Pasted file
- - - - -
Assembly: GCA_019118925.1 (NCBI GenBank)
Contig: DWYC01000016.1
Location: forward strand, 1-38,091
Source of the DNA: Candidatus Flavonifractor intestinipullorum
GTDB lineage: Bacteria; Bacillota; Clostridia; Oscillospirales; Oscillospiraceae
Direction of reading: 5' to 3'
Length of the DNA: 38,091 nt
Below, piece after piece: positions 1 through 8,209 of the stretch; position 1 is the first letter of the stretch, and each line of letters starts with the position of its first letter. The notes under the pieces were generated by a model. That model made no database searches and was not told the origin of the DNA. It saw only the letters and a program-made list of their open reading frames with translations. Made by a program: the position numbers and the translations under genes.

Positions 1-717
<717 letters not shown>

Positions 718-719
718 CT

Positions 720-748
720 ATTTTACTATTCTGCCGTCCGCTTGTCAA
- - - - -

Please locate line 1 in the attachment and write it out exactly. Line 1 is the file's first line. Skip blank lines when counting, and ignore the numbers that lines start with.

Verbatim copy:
Assembly: GCA_019118925.1 (NCBI GenBank)